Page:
NASA SBIR 2008 Solicitation

FORM B - PROPOSAL SUMMARY


PROPOSAL NUMBER: 08-1 S6.03-9154
SUBTOPIC TITLE: Data Analyzing and Processing Algorithms
PROPOSAL TITLE: Physics Mining of Multi-source Data Sets

SMALL BUSINESS CONCERN (Firm Name, Mail Address, City/State/Zip, Phone)
SciberQuest, Inc.
2130 Via Mar Valle
Del Mar, CA 92014 - 3627
(858) 793-7063

PRINCIPAL INVESTIGATOR/PROJECT MANAGER (Name, E-mail, Mail Address, City/State/Zip, Phone)
Tamara Sipes
tsipes@sciberquest.com
2130 Via Mar Valle
Del Mar, CA 92014 - 3627
(858) 793-7063

Expected Technology Readiness Level (TRL) upon completion of contract: 3 to 4

TECHNICAL ABSTRACT (Limit 2000 characters, approximately 200 words)
We propose to implement novel physics mining algorithms with analytical capabilities to derive diagnostic and prognostic numerical models from multi-source observational data. These techniques yield higher-resolution measures than ever before of environmental parameters by fusing synoptic imagery and time-series measurements. These techniques are general and relevant to observational data, including raster, vector and scalar, and can be applied in all earth and environmental science domains. Because they can be highly automated and are parallel, they scale to large spatial domains and are well-suited to change and gap detection. This makes it possible to analyze spatial and temporal gaps in information and facilitates within-mission re-planning to optimize the allocation of observational resources.
As a demonstration project, we have selected a standard climatological metric and will show that we can generate an analogue of this metric by using our method. In particular, we will use the MineTool algorithms to derive an analogue for Palmer's Drought Severity Index. We will compute this index for a region of the western United States using a set of archival terrestrial products (e.g., Landsat, AVHRR, Aqua/Terra) and a set of weather and climate products (e.g., NOAA satellites, federal, state, local hydrological time-series). Then, using the same dataset, we will produce a physics-based model from the MineTool analysis of the data.

POTENTIAL NASA COMMERCIAL APPLICATIONS (Limit 1500 characters, approximately 150 words)
MineTool's automation and parallelization features mean that it will be possible, for example, to run continuous monitoring and data assimilation operations for important environmental indices, with great socio-economic significance, in a 24/7 mode. The drought index is only one example and one can imagine a variety of others including atmospheric CO2 which is not typically measured by AQMDs (Air Quaity Management Districts) but is destined to become an important index of regulatory important and value in carbon-trading. We envision a continuous operation where on-going receipt of current data can be woven into a cumulative geo-spatial fabric of observations to reveal gaps and anomalies along the temporal dimension. This information can be used to support mission re-planning and new mission design as well as establishing a long-term baseline record for environmental monitoring.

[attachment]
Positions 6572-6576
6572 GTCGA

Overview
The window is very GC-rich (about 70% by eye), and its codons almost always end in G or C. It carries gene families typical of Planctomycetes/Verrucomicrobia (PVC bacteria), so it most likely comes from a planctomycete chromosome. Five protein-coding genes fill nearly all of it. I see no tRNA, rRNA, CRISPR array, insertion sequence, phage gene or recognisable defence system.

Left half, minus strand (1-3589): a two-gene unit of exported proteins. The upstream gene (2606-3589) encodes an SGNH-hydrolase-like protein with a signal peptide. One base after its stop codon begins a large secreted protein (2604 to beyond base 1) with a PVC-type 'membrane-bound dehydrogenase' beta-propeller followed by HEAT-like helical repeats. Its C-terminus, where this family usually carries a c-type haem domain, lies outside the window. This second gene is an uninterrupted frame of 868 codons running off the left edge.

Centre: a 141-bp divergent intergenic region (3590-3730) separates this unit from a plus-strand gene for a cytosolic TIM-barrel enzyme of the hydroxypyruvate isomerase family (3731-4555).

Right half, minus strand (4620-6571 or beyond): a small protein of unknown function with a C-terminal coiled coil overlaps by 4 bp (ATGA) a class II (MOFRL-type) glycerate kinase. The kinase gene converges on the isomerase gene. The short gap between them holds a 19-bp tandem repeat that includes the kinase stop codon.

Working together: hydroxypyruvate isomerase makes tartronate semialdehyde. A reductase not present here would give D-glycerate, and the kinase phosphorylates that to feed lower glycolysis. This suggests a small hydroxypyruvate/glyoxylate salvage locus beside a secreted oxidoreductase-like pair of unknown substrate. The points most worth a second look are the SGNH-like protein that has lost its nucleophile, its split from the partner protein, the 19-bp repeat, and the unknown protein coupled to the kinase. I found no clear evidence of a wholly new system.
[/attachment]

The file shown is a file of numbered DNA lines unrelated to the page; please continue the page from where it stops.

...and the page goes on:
POTENTIAL NON-NASA COMMERCIAL APPLICATIONS (Limit 1500 characters, approximately 150 words)
Satellite observations have been integrated with ground-based observational data for decades but MineTool will extend the user base for these data more deeply and broadly than ever before. MineTool promises to simplify the application of satellite observations to broad class of important social and economic problems by providing a tool that can be used to build locally-meaningful parametric models for resource management, planning, as well as research and education. MineTool provides a platform for a broad range of data and users and to do it in a scalable way that exploits the expanding computational resources available throughout society. For example, each farm community could have its model specifically for its crops and its conditions, each urban area could have its model accounting for its coastal or inland location, traffic patterns, and population distribution. In the process we will create a demand for NASA products by a larger population of users.

NASA's technology taxonomy has been developed by the SBIR-STTR program to disseminate awareness of proposed and awarded R/R&D in the agency. It is a listing of over 100 technologies, sorted into broad categories, of interest to NASA.

TECHNOLOGY TAXONOMY MAPPING
Autonomous Reasoning/Artificial Intelligence
Expert Systems
Software Development Environments


Form Generated on 11-24-08 11:56